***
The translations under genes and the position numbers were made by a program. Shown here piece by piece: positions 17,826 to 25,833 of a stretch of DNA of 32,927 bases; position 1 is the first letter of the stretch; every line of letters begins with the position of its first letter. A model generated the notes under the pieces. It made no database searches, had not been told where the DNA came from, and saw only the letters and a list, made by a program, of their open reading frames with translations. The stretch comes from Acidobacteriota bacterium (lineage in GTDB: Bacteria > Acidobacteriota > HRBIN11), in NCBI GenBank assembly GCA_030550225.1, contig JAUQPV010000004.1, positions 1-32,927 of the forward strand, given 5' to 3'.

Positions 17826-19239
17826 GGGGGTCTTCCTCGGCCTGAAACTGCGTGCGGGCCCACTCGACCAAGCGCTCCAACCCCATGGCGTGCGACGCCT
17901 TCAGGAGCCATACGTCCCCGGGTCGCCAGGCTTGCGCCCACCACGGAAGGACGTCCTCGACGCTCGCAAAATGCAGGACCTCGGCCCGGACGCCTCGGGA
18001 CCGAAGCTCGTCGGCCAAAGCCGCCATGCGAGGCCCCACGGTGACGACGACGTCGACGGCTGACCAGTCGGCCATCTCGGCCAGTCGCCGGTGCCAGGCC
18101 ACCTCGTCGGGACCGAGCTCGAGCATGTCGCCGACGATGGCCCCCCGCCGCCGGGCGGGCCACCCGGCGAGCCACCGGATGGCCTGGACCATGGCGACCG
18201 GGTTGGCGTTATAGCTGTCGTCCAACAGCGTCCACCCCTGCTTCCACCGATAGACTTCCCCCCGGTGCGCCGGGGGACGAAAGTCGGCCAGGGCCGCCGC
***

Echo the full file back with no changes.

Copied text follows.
The translations under genes and the position numbers were made by a program. Shown here piece by piece: positions 17,826 to 25,833 of a stretch of DNA of 32,927 bases; position 1 is the first letter of the stretch; every line of letters begins with the position of its first letter. A model generated the notes under the pieces. It made no database searches, had not been told where the DNA came from, and saw only the letters and a list, made by a program, of their open reading frames with translations. The stretch comes from Acidobacteriota bacterium (lineage in GTDB: Bacteria > Acidobacteriota > HRBIN11), in NCBI GenBank assembly GCA_030550225.1, contig JAUQPV010000004.1, positions 1-32,927 of the forward strand, given 5' to 3'.

Positions 17826-19239
17826 GGGGGTCTTCCTCGGCCTGAAACTGCGTGCGGGCCCACTCGACCAAGCGCTCCAACCCCATGGCGTGCGACGCCT
17901 TCAGGAGCCATACGTCCCCGGGTCGCCAGGCTTGCGCCCACCACGGAAGGACGTCCTCGACGCTCGCAAAATGCAGGACCTCGGCCCGGACGCCTCGGGA
18001 CCGAAGCTCGTCGGCCAAAGCCGCCATGCGAGGCCCCACGGTGACGACGACGTCGACGGCTGACCAGTCGGCCATCTCGGCCAGTCGCCGGTGCCAGGCC
18101 ACCTCGTCGGGACCGAGCTCGAGCATGTCGCCGACGATGGCCCCCCGCCGCCGGGCGGGCCACCCGGCGAGCCACCGGATGGCCTGGACCATGGCGACCG
18201 GGTTGGCGTTATAGCTGTCGTCCAACAGCGTCCACCCCTGCTTCCACCGATAGACTTCCCCCCGGTGCGCCGGGGGACGAAAGTCGGCCAGGGCCGCCGC